I continued my educational advocacy and began presenting at both the American Academy of PAs (AAPA) and the Virginia Academy of PAs (VAPA) conferences on topics such as racism in the treatment of sickle cell disease, racism in the treatment of acute agitation, and overcoming language barriers. In Virginia, we did not have a Diversity, Equity, and Inclusion (DEI) committee so I founded the committee in October 2021 with a mission to increase diversity within the Virginia PA Profession. My work with VAPA inspired me to create a new nonprofit organization whose mission is to increase diversity within the PA profession. The Virginia Association of Minority PAs launched in February 2023.

The goals of the organization are to promote DEI within the Virginia PA profession; provide educational resources about health care disparities for PAs, PA students, pre-PA students; and provide mentorship for underrepresented minority PAs, PA students, and pre-PAs. We are in the early days of the organization and hope to increase our membership throughout 2023. We will have our first cohort of the mentorship program beginning in April.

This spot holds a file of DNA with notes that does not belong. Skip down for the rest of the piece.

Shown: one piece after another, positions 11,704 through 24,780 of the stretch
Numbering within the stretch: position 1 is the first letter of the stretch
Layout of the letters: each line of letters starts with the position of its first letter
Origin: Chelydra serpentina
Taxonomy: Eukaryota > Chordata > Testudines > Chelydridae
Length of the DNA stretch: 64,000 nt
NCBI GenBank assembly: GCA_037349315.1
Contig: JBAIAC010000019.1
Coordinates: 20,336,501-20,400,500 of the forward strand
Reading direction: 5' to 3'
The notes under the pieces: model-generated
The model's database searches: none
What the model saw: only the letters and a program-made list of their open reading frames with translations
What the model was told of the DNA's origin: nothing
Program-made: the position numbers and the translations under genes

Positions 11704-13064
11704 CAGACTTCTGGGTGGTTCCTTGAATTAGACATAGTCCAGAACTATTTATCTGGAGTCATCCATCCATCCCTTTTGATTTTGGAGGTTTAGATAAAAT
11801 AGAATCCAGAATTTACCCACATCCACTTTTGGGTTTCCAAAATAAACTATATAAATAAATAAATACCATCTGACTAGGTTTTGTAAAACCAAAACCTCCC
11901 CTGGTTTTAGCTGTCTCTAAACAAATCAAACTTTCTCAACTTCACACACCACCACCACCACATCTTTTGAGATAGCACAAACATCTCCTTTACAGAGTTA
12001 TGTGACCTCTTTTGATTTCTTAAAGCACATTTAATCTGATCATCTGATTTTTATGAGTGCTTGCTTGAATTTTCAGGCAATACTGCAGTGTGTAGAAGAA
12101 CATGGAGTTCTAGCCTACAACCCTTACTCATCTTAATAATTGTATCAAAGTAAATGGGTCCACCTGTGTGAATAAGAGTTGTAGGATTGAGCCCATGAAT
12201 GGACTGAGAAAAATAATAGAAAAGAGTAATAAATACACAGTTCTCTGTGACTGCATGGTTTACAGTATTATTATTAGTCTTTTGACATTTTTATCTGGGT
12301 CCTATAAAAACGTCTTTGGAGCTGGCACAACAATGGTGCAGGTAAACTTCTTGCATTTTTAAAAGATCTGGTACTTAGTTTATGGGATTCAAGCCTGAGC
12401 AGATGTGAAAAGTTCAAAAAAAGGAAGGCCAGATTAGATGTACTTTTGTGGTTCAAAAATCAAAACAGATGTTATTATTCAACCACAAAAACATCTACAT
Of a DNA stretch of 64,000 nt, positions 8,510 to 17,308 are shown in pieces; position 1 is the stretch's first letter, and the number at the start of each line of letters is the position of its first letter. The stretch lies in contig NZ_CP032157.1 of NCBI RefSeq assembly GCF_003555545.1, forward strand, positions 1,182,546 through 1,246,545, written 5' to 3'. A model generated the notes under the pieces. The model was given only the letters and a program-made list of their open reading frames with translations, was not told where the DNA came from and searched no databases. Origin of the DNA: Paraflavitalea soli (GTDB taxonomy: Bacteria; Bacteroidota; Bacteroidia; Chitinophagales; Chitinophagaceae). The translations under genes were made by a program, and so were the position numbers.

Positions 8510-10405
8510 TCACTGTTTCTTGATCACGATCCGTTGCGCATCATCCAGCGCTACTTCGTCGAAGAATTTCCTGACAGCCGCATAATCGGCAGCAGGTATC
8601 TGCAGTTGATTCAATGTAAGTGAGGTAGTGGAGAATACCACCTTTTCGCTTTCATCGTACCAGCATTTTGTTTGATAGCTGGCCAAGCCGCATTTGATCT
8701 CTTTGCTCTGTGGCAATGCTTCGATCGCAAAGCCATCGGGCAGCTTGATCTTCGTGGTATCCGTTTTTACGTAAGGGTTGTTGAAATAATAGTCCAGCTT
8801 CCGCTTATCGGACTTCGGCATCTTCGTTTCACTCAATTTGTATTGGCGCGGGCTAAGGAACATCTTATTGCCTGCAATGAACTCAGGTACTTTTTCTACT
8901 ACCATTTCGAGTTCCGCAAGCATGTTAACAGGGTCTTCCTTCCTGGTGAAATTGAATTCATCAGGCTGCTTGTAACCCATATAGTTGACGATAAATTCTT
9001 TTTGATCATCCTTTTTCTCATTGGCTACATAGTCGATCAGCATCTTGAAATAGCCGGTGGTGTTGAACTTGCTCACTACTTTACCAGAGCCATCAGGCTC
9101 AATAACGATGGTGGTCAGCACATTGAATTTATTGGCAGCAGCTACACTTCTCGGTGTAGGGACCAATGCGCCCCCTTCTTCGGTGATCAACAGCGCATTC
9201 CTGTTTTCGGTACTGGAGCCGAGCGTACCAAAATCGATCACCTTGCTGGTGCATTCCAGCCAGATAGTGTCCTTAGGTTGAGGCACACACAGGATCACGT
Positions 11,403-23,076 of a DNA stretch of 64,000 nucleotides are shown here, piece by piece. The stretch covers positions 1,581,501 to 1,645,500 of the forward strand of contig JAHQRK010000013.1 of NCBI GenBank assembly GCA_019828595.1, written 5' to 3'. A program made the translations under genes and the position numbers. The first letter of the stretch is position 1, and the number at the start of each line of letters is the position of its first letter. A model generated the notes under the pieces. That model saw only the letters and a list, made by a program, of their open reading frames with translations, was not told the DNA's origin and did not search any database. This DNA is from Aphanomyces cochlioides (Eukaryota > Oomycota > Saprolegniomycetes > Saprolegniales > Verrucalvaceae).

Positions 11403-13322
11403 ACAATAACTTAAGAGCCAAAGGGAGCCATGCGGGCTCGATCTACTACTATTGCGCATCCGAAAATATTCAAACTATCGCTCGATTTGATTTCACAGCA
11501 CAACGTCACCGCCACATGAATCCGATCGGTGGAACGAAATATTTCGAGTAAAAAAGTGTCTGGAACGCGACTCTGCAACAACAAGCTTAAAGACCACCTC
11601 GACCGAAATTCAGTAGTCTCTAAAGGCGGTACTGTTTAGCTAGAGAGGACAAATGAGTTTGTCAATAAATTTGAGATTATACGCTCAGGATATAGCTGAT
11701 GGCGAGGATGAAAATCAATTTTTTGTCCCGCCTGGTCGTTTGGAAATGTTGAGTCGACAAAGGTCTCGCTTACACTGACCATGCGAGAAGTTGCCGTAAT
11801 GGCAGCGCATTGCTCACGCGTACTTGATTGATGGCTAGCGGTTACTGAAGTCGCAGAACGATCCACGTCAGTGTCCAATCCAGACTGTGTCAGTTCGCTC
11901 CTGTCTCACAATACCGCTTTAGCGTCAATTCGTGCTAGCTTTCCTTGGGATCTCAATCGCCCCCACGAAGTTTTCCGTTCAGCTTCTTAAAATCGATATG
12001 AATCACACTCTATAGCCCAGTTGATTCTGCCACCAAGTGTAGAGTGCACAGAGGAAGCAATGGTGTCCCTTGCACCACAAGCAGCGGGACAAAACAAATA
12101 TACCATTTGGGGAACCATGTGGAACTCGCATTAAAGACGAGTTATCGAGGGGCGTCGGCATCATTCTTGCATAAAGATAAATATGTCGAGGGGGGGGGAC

We provide educational materials for PAs, PA students, and pre-PAs on our website and intend to provide scheduled events. The organization will participate in outreach activities to high schools and universities such as the AAPA’s Project Access Program. We will also provide regional networking mixers for our members within Virginia. Even though we are the Virginia Association of Minority PAs, there are no restrictions on our membership or mentorship participants. Membership shall be open to all individuals who commit to the mission and purpose of the organization. No application shall be denied on the basis of gender, age, ethnicity/race, disability, creed, color, national origin, or sexual orientation.

Q: How do you avoid burnout? 

Dr Sapre: Working as an advocate in the DEI space as an underrepresented minority is exhausting. It is imperative to take time away from all work (paid and volunteer) to enjoy free time and relax. The work will never end and it is important to pace yourself if you want to continue working within the DEI space long-term. A wise person once said, “To give up means to accept that you are tired. But to rest and try again is a sign of determination.” With a slow steady pace, I hope to not become too tired to continue the work.

I enjoy reading, hiking, and birdwatching in my free time. Spending time in nature is an effective way to relax. Now that international travel has picked up, my husband and I will spend more time exploring the world.

Q: Is there anything else you would like to tell our readers?

Dr Sapre: You may encounter roadblocks during your journey, but there is always a different path that can be taken to reach your goal. A slow, steady pace of perseverance is the key to success. However, don’t forget to enjoy life while you can. Work will always be there, and it will continue even once you are gone.